I’ll keep this year’s entry short, even though it’s been one of the most eventful and exciting years ever. I have learned so many things in this short timeframe, thanks to the decisions I’ve made to change my life. Here is a sharing of some of the thoughts that struck me this year and guide the way I live and work.
Continue reading “Closing thoughts of 2016”
I’m outraged and I’m disgusted.
I came home from work today and read the news that the Singapore government had allowed Singapore Pools and Singapore Turf Club to operate online betting services.
Just like that.
No Parliamentary debate. No call for public feedback or consultation. No protests from any PAP minister or member of Parliament. No squeak from the National Council on Problem Gambling.
Maybe I missed all of that, let me know if I’ve not been keeping up with the news.
(Update: A reader shared the 2014 Parliamentary debate on this matter, thank you! This obviously flew under most of our noses. Here’s the brief 2014 Straits Times story covering it, and I thank MPs Denise Phua, Png Eng Huat, Pritam Singh and NCMP Yee Jenn Jong for trying to prevent today’s tragic situation.)
When do we really have a say?
People like to call Singapore a nanny state. Honestly, I do not mind living in a nanny state if the nanny appears to know what it is doing for the people’s well-being.
Sometimes, this nanny state insists it wants to have a conversation with its citizens to solicit your precious feedback. Other times, you do not know best, so let their experts decide.
Continue reading “Outrageous to legalize online gambling in Singapore”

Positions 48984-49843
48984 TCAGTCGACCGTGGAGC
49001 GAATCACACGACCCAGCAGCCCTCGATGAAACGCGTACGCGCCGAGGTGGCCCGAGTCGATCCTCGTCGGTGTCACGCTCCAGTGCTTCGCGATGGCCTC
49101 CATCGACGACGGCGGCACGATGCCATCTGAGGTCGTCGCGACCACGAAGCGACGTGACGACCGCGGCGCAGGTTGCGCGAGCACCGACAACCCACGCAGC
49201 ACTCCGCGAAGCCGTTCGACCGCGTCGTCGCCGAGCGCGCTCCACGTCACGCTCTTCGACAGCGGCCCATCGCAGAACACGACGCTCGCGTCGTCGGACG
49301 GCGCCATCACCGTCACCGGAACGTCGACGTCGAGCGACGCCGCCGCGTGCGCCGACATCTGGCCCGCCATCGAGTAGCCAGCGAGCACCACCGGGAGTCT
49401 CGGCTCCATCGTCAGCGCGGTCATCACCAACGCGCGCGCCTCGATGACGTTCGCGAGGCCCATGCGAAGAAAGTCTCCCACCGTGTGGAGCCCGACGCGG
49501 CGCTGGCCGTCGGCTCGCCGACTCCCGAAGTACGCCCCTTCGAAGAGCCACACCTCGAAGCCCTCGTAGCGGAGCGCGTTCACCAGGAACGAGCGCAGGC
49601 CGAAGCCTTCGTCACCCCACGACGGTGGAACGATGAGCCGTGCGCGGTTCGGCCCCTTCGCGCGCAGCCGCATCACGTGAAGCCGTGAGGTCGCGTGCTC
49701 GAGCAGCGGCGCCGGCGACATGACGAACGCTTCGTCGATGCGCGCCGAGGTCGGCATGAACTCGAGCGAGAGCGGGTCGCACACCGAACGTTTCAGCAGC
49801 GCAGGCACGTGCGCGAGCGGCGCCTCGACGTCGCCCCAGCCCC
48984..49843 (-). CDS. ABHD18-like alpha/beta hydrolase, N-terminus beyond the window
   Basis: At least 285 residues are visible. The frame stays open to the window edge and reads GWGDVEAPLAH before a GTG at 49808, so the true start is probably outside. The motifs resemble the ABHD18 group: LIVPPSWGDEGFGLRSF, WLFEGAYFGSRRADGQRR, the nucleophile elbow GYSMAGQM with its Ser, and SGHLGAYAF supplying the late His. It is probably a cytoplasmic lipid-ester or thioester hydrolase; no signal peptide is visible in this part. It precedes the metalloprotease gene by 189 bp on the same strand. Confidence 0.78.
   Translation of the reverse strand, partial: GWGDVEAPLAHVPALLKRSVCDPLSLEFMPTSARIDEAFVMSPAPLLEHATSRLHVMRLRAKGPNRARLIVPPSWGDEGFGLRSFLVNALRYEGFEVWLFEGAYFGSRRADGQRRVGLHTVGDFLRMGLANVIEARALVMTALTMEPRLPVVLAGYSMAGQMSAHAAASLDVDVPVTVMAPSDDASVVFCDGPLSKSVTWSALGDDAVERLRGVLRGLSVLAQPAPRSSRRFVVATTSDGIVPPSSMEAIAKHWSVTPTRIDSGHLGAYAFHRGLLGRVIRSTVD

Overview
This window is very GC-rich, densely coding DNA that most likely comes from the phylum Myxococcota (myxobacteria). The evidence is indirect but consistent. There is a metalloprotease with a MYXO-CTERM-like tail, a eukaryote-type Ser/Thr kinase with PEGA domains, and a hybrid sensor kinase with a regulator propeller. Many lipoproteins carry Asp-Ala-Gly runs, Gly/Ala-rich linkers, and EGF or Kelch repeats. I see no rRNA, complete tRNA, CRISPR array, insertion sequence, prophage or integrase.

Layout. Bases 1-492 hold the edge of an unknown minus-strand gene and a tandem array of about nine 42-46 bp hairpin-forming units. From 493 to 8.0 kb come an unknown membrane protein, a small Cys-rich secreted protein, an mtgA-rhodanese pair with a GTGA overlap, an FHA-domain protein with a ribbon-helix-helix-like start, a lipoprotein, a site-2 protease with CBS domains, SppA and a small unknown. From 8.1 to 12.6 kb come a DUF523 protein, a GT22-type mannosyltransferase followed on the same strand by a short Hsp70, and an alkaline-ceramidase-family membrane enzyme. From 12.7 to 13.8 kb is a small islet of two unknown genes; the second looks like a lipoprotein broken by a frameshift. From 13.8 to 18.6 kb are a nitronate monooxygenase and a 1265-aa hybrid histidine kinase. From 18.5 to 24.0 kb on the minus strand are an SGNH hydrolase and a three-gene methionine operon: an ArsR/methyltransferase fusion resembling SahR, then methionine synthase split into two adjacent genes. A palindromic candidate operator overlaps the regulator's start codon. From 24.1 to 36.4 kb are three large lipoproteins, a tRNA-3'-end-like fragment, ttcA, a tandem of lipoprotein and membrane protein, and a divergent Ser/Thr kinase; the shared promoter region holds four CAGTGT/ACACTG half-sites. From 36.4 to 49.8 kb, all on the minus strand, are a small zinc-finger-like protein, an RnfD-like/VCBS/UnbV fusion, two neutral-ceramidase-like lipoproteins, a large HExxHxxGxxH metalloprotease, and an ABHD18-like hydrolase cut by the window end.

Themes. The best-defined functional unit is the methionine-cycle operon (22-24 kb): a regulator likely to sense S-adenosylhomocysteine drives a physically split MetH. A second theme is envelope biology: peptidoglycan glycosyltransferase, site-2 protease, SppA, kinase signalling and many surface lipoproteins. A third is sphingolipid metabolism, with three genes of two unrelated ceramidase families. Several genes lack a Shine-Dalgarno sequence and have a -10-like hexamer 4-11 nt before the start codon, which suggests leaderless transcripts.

Do you know what’s the saddest thing I find about the conclusion of the City Harvest trial?
No, not that the convicted would continue to claim that their actions were right in their eyes (or God’s), or that their followers would continue to support the church leaders. These were all predictable outcomes of this long-drawn trial given the track record of all parties mentioned.
What I found sad was the lack of forthrightness of some Christian critics and the lack of a robust, intellectual defence from CHC supporters.
Continue reading “Why do you do what you do?”
So just like that, ten years have passed since I began this blog site.
In one way, it hasn’t really changed from being a place to pen my thoughts, and to share my passions or ideas.
In another way, it has sort of chronicled the major changes in my career, my family and my understanding of myself.
Continue reading “Changes and More Changes: The tenth anniversary blog post”
An odd thing happened over the past year as I cleaned up my diet and changed my taste palate – I started to declutter the rest of my life too.
To most people, decluttering is a matter of throwing out old junk from the house. I did just that over the past few months as I finally got around to renovating my HDB flat for the first time since 2003, and fixing many of the things I implemented but didn’t know better back then.
For example, I custom-built a TV cabinet that was designed to hold an extremely heavy CRT TV and store as many DVDs and CDs as possible.
Who would know that over the next decade, TVs would become a fraction of the weight with LCD technology and that physical media would become obsolete?
Books, for me, have become a thing of the past as I moved to ebooks, freeing up an incredible amount of storage space. People say they miss the feel of paper under their fingertips. I say I don’t miss that yellowing piece of tree bark at all.
Another thing I learned over the past decade was that the more storage space I had, the more I would fill it with junk. So in 2014, I no longer have big cabinets or coffee tables in the living room. I have enough storage space to store the essential things, but every few weeks I’m going into my tiny storeroom to see what else I can throw out.
So one key trick in decluttering is preventing future clutter.
The next thing that I started to declutter was my social media life.
Continue reading “The Age Of Decluttering”